The question facing Langer is that he is not exactly an archetypal Masters champion. When everyone thinks of Augusta National, they think of long hitters and great putters. Yet Langer has qualified to wear the club's exclusive green jacket on two occasions, first overtaking a water-divining Curtis Strange in 1985 and then again by outlasting Chip Beck eight years later.
Each April, when the lists of favourites for the upcoming Masters are trotted out, Langer is perhaps the least talked about former two-time champion. It is not something the German is about to lose any sleep over. He can even understand the reasoning behind it. "I don't know if people forget about me. I haven't noticed," he said.
"I'm probably not mentioned as a favourite and I probably shouldn't be because I don't have the game that is right for the course. But when they mention favourites, they don't mention 20 people or 30. I might be one of those, but they only say four or five."
When six bigwigs at the leading American golf magazine, Golf Digest, sat down to make their draft selections from the Masters field, Langer was picked at No 48. Even Seve Ballesteros was selected at No 4 6, by someone with a greater grasp on ancient glories than contemporary form. (For the record, the top six, in order, were Ernie Els, Tiger Woods, Fred Couples, Tom Lehman, Greg Norman and Nick Faldo, only two of whom are past Masters winners.)
"I have been fortunate enough to win twice," Langer continues, "and it just proves there are other ways of doing it. The whole game is important. To generalise, Augusta suits someone who can hit the ball very long and high. If you hit it long, you have short irons into the greens, which makes it a lot easier. You have to hit it high to stop the ball. It also suits someone with a very good short game."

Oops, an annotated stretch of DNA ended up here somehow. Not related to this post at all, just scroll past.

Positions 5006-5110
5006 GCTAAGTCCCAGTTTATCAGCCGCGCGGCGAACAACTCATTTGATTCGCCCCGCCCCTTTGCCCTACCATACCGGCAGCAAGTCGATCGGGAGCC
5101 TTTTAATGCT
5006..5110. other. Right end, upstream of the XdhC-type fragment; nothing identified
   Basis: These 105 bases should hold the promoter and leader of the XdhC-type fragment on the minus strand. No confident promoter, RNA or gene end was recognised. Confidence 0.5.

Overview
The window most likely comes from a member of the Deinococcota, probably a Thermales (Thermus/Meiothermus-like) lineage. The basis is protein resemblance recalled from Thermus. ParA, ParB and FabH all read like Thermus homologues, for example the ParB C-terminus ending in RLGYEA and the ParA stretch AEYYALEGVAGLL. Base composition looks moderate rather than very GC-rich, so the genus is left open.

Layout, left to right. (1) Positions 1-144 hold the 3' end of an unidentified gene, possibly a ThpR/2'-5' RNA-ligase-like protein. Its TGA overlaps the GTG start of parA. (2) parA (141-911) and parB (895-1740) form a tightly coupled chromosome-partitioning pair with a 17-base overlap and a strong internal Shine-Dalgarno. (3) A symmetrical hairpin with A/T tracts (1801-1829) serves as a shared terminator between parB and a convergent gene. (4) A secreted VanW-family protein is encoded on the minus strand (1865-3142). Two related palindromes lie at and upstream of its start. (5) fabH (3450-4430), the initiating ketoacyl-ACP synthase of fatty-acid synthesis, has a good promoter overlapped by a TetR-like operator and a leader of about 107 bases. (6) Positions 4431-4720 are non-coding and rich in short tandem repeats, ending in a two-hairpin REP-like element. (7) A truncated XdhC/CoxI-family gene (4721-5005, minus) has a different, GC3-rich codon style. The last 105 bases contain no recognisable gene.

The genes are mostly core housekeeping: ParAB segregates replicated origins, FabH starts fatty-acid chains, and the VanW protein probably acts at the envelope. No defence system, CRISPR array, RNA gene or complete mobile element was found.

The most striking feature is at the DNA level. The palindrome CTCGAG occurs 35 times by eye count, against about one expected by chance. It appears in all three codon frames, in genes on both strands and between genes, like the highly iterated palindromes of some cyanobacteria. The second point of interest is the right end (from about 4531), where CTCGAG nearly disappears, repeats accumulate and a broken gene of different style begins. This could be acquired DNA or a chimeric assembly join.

Langer is one of the best chippers and bunker players there is, and his other great strength, that is a priceless asset around Augusta, is the quality of his long iron play. "You mean making up for not being long off the tee?" he smiles. "I'm not a long hitter, as we all know, so I have got to be much more precise and accurate with the irons."
But is it not still odd that both Langer and Crenshaw are two-time champions with their diametrically opposed reputations on the greens? "Probably not. I think Crenshaw has been one of the best putters for years and years, but I think I can be a good putter and have been for years, but can be bad, too.
"But there is more to good putting at Augusta than just putting. You need to hit good iron shots in the right places so you have easier putts, and you have to have a good chipping and bunker game so that when you miss a green, you don't have 15-to-20 footers to save par."
Langer may have been prey to the yips, but he has always come back to be a more than functional putter. Last year, the wobblies struck for the fourth time and Langer turned to a broomhandle putter. No one has won at Augusta with a long putter, but he is not concerned. "I actually played up there a couple of days a few weeks ago. The greens weren't as fast as they will be in the tournament but I thought I putted pretty well."
Turning to the broomhandle has put the sparkle back into Langer's play after a dreadful 1996. He was troubled by injuries early on and when his putting went again, the lack of confidence spread through his game. He did manage to end on a high note by winning the Dunhill Asian Masters and his form this year has been encouraging.
"I am healthier and my game seems to be steadier than this time last year. I seem to be putting better and have had some reasonably good results. I always look forward to going back to Augusta. There is an aura which inspires you. I like the way the course is so beautifully manicured. You never seem to get a bad lie."
And apart from himself, who does Langer fancy? Tiger Woods? "Yes, he's one of my favourites for the week. After all, he's going to be hitting five or six clubs less into every green than I will."Reuse content